Only one PSUV member, Juan Maza, was placed on parole, having to report every 15 days.[5] However as of 18 February 2017, three years after Carmona's death, the Venezuelan has never resolved the case surrounding her death.[5]

Eponyms[edit]

Mayor Alejandro Feo La Cruz paid tribute to those who had died during protests in Carabobo, naming an avenue "Genesis Carmona Avenue" and named a park after another protester, Geraldin Moreno.[27]

Family's asylum[edit]

In December 2014, Carmona's mother, María Eugenia Tovar, as well as her sister, Alejandra Carmona, moved to the United States seeking asylum. As of February 2017, the family has remained private, residing in the United States.[5]

See also[edit]

References[edit]

  1. ^ Sim, David (20 February 2014). "Genesis Carmona: Beauty Queen Shot Dead in Venezuela, Becomes Symbol of Protest". International Business Times. Retrieved 9 July 2014. 
  2. ^ Mandel, Ken (21 February 2014). "Genesis Carmona, Beauty Queen Killed in Venezuela, Becomes Face of Unrest". NewsMax. Retrieved 9 July 2014. 
  3. ^ Walters, Joanna (20 February 2014). "Beauty queen shot dead amid unrest in Venezuela". The Telegraph. Retrieved 9 July 2014. 
  4. ^ a b "Una bala fulminó a Miss Turismo Carabobo 2013". El Universal.mx (in Spanish). Mexico City, Mexico. 20 February 2014. Retrieved 20 February 2014. 
  5. ^ a b c d e f g Rodríguez, Astrid (18 February 2017). "Génesis Carmona, tres años después de su trágica muerte". El Carabobeño (in Spanish). Retrieved 2 April 2017. 
  6. ^ a b "Muere Génesis Carmona, la miss que resultó herida en las manifestaticiones contra Maduro" [Génesis Carmona Dies, the Miss [Beauty Pageant Winner] Who Was Injured in the Street Demonstrations Against [President Nicolas] Maduro]"]. ABC.es/Reuters (in Spanish). Madrid, Spain. 19 February 2014. Retrieved 20 February 2014. 
  7. ^ Rodriguez, Marianela (18 February 2014). "Al menos 8 heridos de bala en manifestaciones de Valencia". El Universal. Retrieved 12 July 2014. 
  8. ^ Fiaschi, M. (18 February 2014). "Reportan varios heridos en marcha que se realizó en la avenida Cedeño de Valencia". Noticias 24 Carabobo. Retrieved 12 July 2014. 
  9. ^ a b "Con flores y misa, carabobeños recuerdan hoy a Génesis Carmona a un mes de su muerte". Noticias24.com. March 19, 2014. Retrieved 20 June 2014. 
  10. ^ "Génesis Carmona, Miss Tourism 2013, is dead after being shot in protest". El Universal (in Spanish). 19 February 2014. Retrieved 20 June 2014. 
  11. ^ Sexton, John (24 February 2014). "Man Who Carried Fatally Injured Beauty Queen Says Chavistas Shot Her". BreitBart. Retrieved 13 July 2014. 
  12. ^ "Falleció Miss Turismo 2013 herida de bala ayer en Valencia" [Miss Tourism 2013 shot yesterday in Valencia died]. El Nacional (in Spanish). 19 February 2014. Retrieved 19 February 2014.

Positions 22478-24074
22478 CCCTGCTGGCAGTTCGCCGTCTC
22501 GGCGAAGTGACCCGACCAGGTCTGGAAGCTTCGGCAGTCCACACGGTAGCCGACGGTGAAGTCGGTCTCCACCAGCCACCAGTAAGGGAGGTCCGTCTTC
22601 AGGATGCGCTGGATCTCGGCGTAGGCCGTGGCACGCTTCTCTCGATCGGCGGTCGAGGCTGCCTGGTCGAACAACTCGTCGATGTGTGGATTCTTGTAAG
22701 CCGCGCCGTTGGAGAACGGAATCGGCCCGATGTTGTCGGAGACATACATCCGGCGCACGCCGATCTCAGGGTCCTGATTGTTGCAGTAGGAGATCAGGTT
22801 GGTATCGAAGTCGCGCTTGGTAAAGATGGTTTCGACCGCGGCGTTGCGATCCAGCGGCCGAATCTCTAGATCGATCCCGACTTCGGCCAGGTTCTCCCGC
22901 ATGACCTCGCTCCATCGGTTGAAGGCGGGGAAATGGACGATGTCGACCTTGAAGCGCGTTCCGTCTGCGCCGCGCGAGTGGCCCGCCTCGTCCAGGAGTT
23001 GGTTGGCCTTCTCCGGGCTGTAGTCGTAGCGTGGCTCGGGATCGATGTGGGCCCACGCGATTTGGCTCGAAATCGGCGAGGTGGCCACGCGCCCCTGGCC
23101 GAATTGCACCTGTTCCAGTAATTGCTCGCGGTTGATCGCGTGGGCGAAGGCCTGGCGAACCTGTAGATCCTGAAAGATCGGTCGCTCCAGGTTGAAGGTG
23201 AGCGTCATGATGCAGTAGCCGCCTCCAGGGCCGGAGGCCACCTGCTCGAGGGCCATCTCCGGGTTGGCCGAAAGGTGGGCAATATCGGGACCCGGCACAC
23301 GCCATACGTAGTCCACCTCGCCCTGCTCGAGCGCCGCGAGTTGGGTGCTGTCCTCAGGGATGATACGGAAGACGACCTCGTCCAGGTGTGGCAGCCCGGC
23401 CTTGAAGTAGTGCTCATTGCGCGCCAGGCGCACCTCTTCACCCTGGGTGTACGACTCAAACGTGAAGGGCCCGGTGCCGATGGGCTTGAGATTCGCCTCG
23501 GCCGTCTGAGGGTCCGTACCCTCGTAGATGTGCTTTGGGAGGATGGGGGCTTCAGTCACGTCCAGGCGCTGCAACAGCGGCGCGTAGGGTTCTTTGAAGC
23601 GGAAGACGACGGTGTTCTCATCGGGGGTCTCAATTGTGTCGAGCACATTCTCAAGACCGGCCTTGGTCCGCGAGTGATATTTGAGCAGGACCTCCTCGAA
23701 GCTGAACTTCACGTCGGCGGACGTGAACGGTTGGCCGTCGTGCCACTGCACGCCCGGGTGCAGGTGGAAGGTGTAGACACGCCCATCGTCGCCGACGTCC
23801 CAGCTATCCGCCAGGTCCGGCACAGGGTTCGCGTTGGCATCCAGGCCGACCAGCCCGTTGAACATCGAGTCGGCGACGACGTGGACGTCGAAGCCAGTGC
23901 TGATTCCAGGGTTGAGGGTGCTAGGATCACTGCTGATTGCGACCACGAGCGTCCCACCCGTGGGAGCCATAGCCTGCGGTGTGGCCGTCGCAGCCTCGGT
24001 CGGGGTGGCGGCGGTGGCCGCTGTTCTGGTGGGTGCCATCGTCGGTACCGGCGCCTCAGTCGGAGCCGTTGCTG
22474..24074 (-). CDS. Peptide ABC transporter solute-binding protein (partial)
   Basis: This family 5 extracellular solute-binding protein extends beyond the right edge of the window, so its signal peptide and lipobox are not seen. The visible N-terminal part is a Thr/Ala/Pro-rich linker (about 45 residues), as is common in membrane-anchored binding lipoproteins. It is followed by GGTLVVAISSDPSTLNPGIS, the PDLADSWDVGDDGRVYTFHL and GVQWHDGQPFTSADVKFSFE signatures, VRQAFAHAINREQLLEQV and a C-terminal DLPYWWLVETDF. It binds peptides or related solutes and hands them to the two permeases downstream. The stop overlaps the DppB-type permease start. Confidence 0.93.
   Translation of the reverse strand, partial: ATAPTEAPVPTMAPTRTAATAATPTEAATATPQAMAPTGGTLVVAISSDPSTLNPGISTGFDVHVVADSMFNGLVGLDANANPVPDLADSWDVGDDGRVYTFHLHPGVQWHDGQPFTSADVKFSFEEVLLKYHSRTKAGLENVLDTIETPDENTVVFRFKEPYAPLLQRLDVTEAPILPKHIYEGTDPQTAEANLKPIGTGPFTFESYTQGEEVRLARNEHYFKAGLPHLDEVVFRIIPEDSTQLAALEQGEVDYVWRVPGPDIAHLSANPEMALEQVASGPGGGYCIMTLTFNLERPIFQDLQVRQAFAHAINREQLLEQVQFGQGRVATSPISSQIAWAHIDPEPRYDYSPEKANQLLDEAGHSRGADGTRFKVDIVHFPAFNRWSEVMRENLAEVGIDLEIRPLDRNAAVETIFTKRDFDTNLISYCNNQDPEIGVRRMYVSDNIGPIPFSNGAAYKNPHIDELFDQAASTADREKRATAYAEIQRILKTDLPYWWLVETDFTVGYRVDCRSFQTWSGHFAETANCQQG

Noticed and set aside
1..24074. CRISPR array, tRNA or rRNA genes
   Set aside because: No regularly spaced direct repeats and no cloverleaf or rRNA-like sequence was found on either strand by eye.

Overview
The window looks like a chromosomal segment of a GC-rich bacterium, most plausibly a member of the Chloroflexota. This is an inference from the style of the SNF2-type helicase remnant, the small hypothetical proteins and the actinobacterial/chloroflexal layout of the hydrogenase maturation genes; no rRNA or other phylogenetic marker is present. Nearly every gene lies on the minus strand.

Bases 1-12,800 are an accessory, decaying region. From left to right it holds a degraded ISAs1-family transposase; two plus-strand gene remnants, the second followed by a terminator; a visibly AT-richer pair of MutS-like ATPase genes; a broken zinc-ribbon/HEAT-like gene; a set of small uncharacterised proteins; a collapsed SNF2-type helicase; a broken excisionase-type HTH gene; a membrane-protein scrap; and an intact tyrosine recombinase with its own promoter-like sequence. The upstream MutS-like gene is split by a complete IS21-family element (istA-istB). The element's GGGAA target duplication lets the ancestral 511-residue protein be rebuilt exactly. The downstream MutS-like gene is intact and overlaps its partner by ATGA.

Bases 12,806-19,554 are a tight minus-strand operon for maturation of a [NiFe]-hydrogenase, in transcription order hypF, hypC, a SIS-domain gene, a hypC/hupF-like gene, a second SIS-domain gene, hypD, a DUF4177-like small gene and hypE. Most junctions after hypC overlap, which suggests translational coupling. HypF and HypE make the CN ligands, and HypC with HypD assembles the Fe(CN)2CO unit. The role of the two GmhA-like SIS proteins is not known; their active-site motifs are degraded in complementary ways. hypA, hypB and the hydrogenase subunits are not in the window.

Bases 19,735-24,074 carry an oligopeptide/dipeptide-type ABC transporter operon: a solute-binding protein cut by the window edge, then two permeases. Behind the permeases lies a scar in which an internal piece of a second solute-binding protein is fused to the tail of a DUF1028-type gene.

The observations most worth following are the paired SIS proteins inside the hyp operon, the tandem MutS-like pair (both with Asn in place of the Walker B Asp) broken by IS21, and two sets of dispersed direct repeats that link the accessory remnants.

13. ^ "Venezuelans mourn slain beauty queen as more protests planned". CBS News online portal. AP. February 21, 2014. Retrieved March 16, 2014. 
  14. ^ "Morre miss baleada durante protests na Venezuela" [A Beauty Queen Dies During Protests in Venezuela]. Gazeta do Povo do Paraná (in Portuguese). Paraná, Brazil. 19 February 2014. Retrieved 21 February 2014. 
  15. ^ a b "Muerte de Génesis Carmona: chavista había incitado la violencia". El Comercio. 19 February 2014. Retrieved 25 February 2014. 
  16. ^ a b "Una miss venezolana muere tras recibir un disparo en una protesta". El Mundo. 19 February 2014. Retrieved 25 February 2014. 
  17. ^ a b "Murió la reina de belleza atacada por las milicias chavistas" [The beauty queen attacked by Chavist militia died]. Infobae (in Spanish). 19 February 2014. Retrieved 25 February 2014. 
  18. ^ Ferreiro, Ignacio (19 February 2014). "Génesis Carmona, Miss Carabobo, asesinada por las milicias chavistas" [Génesis Carmona, Miss Carabobo, Assassinated by the Chavist militia]. Hechos de Hoy (in Spanish). Retrieved 25 February 2014. 
  19. ^ Rozo, Diego (21 February 2014). "Unos moteros chavistas asesinaron a la miss venezolana Génesis Carmona" [Some Chavist motorcyclists assassinated the Miss Venezuela Génesis Carmona]. ABC (Spanish News) (in Spanish). Retrieved 25 February 2014. 
  20. ^ a b "Venezuela: Chavistas mataron a reina de belleza Génesis Carmona" [Venezuela: Chavists killed the beauty queen Génesis Carmona] (video). Ojo (in Spanish). 20 February 2014. Retrieved 25 February 2014. 
  21. ^ "Madre de Génesis Carmona se exilia en EEUU". El Universal. 10 December 2014. Retrieved 6 January 2015. 
  22. ^ "Punished for Protesting" (PDF). Human Rights Watch. 
  23. ^ "A dos meses del asesinato de Génesis Carmona, venezolanos piden justicia (Foto)". La Patilla. 19 April 2014. Retrieved 9 July 2014. 
  24. ^ "Nicolás Maduro y Génesis Carmona: "Nuestras condolencias a su familia"". El-Nacional. 20 February 2014. Retrieved 20 June 2014. 
  25. ^ Robertson, Ewan. "Death Toll in Venezuela Clashes Rises to Ten (Updated)". venezuelanalysis.com. Retrieved 2014-02-25. 
  26. ^ "'La bala que mató a Miss Turismo salió de sus propias filas', dice ministro venezolano". CNN Español. CNN. 21 February 2014. Retrieved 20 June 2014. 
  27. ^ "Inauguran Av. Génesis Carmona y Parque Geraldin Moreno en Valencia (Fotos)". La Patilla. 6 March 2014. Retrieved 9 July 2014. 

External links[edit]